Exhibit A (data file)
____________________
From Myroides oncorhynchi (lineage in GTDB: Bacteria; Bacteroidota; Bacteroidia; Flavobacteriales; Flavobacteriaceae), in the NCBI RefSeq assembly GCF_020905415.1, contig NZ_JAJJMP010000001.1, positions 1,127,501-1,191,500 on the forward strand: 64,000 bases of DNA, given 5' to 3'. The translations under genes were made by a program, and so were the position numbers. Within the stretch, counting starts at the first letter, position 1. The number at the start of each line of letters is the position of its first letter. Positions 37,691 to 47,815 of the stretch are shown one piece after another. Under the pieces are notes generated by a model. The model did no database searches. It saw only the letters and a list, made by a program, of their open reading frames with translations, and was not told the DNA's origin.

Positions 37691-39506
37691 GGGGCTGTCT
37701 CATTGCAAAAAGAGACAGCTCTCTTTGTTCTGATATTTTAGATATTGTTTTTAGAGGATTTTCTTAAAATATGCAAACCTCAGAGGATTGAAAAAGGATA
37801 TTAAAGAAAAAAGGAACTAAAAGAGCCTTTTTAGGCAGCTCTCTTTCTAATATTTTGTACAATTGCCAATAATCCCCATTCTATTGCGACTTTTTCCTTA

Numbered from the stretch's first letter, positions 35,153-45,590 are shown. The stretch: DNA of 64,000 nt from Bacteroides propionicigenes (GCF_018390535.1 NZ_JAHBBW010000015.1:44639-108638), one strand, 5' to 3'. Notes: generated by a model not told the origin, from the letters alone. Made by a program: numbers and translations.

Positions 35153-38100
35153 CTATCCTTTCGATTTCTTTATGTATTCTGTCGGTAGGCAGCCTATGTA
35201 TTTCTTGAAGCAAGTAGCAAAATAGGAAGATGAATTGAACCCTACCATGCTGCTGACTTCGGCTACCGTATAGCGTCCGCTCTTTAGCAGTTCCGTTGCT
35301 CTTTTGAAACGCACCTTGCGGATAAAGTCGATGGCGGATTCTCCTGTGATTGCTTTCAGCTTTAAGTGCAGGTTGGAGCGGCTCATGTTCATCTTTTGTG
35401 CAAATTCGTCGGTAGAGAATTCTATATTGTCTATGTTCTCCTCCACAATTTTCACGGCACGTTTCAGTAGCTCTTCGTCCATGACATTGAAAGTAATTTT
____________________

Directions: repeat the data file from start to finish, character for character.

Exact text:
From Myroides oncorhynchi (lineage in GTDB: Bacteria; Bacteroidota; Bacteroidia; Flavobacteriales; Flavobacteriaceae), in the NCBI RefSeq assembly GCF_020905415.1, contig NZ_JAJJMP010000001.1, positions 1,127,501-1,191,500 on the forward strand: 64,000 bases of DNA, given 5' to 3'. The translations under genes were made by a program, and so were the position numbers. Within the stretch, counting starts at the first letter, position 1. The number at the start of each line of letters is the position of its first letter. Positions 37,691 to 47,815 of the stretch are shown one piece after another. Under the pieces are notes generated by a model. The model did no database searches. It saw only the letters and a list, made by a program, of their open reading frames with translations, and was not told the DNA's origin.

Positions 37691-39506
37691 GGGGCTGTCT
37701 CATTGCAAAAAGAGACAGCTCTCTTTGTTCTGATATTTTAGATATTGTTTTTAGAGGATTTTCTTAAAATATGCAAACCTCAGAGGATTGAAAAAGGATA
37801 TTAAAGAAAAAAGGAACTAAAAGAGCCTTTTTAGGCAGCTCTCTTTCTAATATTTTGTACAATTGCCAATAATCCCCATTCTATTGCGACTTTTTCCTTA

Numbered from the stretch's first letter, positions 35,153-45,590 are shown. The stretch: DNA of 64,000 nt from Bacteroides propionicigenes (GCF_018390535.1 NZ_JAHBBW010000015.1:44639-108638), one strand, 5' to 3'. Notes: generated by a model not told the origin, from the letters alone. Made by a program: numbers and translations.

Positions 35153-38100
35153 CTATCCTTTCGATTTCTTTATGTATTCTGTCGGTAGGCAGCCTATGTA
35201 TTTCTTGAAGCAAGTAGCAAAATAGGAAGATGAATTGAACCCTACCATGCTGCTGACTTCGGCTACCGTATAGCGTCCGCTCTTTAGCAGTTCCGTTGCT
35301 CTTTTGAAACGCACCTTGCGGATAAAGTCGATGGCGGATTCTCCTGTGATTGCTTTCAGCTTTAAGTGCAGGTTGGAGCGGCTCATGTTCATCTTTTGTG
35401 CAAATTCGTCGGTAGAGAATTCTATATTGTCTATGTTCTCCTCCACAATTTTCACGGCACGTTTCAGTAGCTCTTCGTCCATGACATTGAAAGTAATTTT